The United Nations Human Rights Council last month adopted a resolution aimed at protecting journalists while covering peaceful protests.
The resolution was submitted at the 25th session of Council by Turkey, Costa Rica and Switzerland. In the resolution, the Council urged States to pay close attention to journalists’ safety and vulnerability while covering peaceful protests, and to ensure that the resolution is effective immediately.
The resolution stressed the important role that journalists play at demonstrations in providing people with coverage, essential information and documenting human rights violations or abuses committed in the context of peaceful protests.
The Council reaffirmed the purposes and principles of the United Nations Charter and the Universal Declaration of Human Rights while also recalling relevant international human rights treaties such as the International Covenant on Civil and Political Rights, the International Covenant on Economic, Social and Cultural Rights, and relevant regional human rights instruments.
It stressed the fact that everyone must be able to express their grievances or aspirations in a peaceful manner, including through public protests without fear of reprisals or of being intimidated, harassed, injured, sexually assaulted, beaten, arbitrarily arrested and detained, tortured, killed or subjected to enforced disappearance.
The Council said it was deeply concerned about extrajudicial, summary or arbitrary executions, torture and other cruel, inhuman or degrading treatment or punishment of persons exercising their rights to freedom of peaceful assembly, of expression and of association in all regions of the world,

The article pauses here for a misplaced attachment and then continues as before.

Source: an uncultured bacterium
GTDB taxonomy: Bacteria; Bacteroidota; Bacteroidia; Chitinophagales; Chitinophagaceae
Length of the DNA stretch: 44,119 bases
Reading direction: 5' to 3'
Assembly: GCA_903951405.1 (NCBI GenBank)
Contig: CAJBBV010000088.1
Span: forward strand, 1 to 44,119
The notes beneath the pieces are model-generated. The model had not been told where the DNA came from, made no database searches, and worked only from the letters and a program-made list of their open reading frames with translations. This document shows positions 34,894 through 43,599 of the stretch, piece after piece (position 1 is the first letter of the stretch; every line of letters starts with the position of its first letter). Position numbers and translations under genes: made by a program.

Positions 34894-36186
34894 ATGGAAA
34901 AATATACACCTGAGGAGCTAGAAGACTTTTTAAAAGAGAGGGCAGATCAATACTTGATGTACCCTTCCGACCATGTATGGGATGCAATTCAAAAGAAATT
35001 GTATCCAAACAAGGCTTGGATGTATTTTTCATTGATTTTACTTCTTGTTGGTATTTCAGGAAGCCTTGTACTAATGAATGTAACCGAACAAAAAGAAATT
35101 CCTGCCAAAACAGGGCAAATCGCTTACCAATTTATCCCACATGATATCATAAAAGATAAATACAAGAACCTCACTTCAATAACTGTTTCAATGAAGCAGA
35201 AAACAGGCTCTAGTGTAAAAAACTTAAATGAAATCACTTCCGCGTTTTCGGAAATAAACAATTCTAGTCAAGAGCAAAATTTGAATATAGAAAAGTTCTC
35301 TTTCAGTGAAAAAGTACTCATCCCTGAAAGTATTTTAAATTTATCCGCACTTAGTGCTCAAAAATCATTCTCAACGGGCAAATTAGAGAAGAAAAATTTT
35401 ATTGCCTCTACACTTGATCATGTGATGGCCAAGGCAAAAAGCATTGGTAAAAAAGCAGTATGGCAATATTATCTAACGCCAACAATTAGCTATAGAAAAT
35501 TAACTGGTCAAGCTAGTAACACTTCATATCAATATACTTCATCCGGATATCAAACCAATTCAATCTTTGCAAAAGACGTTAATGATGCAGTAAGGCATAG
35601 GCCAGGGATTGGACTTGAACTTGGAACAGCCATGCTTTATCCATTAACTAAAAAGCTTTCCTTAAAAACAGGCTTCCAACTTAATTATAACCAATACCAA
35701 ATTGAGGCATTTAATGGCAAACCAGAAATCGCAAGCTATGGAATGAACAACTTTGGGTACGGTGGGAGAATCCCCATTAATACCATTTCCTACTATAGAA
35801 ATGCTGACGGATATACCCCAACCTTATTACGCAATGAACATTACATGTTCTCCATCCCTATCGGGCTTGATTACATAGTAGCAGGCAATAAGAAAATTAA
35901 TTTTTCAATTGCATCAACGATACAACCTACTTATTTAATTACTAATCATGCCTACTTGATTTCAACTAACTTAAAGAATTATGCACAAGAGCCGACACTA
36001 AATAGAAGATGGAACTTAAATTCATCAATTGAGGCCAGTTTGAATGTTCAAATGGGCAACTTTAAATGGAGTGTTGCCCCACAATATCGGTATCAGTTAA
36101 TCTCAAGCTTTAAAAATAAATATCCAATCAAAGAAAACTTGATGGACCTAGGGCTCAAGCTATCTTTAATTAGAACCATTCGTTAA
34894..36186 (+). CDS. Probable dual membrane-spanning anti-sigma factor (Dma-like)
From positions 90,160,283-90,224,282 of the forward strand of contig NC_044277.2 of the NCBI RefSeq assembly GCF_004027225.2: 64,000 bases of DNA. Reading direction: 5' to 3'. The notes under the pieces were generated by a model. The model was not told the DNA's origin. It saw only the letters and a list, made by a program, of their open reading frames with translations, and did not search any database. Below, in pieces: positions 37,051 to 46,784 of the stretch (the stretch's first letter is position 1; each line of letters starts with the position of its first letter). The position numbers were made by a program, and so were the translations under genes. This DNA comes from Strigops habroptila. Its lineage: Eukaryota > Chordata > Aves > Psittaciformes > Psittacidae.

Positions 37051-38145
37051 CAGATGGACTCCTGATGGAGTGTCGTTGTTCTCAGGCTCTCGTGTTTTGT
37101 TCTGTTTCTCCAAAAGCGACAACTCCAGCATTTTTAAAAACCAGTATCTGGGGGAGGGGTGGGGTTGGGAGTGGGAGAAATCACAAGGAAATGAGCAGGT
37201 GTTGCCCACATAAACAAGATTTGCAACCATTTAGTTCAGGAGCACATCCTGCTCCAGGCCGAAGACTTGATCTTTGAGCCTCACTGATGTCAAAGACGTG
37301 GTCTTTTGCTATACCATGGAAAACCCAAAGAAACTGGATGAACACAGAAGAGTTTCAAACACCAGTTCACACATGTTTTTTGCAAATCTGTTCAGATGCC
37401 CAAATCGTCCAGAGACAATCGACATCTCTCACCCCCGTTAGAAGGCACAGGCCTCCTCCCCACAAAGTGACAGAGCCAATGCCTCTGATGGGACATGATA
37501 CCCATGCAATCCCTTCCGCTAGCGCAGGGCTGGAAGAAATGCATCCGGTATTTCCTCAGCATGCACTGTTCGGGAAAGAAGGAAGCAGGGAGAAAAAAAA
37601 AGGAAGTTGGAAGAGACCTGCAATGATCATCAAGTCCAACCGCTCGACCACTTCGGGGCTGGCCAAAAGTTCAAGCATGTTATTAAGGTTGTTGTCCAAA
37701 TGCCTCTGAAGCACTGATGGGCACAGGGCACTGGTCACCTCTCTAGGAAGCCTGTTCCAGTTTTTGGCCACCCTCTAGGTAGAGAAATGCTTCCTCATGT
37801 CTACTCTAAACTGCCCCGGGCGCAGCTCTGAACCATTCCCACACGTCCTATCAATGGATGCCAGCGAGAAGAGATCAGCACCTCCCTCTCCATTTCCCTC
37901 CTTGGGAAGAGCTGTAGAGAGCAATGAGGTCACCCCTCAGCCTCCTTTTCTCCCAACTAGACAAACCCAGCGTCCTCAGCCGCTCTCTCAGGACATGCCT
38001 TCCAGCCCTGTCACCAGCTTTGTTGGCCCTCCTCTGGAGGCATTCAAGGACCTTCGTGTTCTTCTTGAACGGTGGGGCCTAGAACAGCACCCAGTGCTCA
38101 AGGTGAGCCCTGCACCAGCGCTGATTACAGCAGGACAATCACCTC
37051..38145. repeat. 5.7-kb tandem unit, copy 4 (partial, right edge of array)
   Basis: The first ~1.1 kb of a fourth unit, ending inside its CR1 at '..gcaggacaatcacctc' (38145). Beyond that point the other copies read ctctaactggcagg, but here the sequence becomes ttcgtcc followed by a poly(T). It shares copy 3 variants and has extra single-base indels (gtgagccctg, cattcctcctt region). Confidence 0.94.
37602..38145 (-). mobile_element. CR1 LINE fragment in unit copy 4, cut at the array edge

It expressed concerns about the number of attacks targeting human rights defenders and journalists in the context of peaceful protests, the increasing criminalization, in all parts of the world, of individuals and groups organizing or taking part in peaceful protests, while also stressing that peaceful protests should not be viewed as a threat, and therefore encouraged all states to engage in an open, inclusive and meaningful dialogue when dealing with peaceful protests and their causes.
The Council urged States to ensure that national mechanisms, based on law and conformity with their international human rights obligations and commitments, can deliver accountability for human rights violations and abuses, and provide victims with access to a remedy and redress, including in the context of peaceful protests.
It requested the High Commissioner to prepare, from within existing resources, guidelines for facilitating and protecting peaceful protests based on good practices, with a view to assisting States in promoting and protecting human rights in the context of peaceful protests, in collaboration with the Special Rapporteur on the rights to peaceful assembly and of association, the Special Rapporteur on extrajudicial, summary or arbitrary executions and other relevant special procedures, and in consultation with States and other relevant stakeholders, and to present those guidelines to the Human Rights Council at its thirty-first session.
The Council called upon States, as a matter of priority, to ensure that their domestic legislation and procedures are consistent with their international obligations and commitments in relation to the use of force and are effectively implemented by officials exercising law enforcement duties, particularly the applicable principles of law enforcement, such as the principles of necessity and proportionality, bearing in mind that lethal force may only be used to protect against an imminent threat to life and that it may not be used merely to disperse a gathering.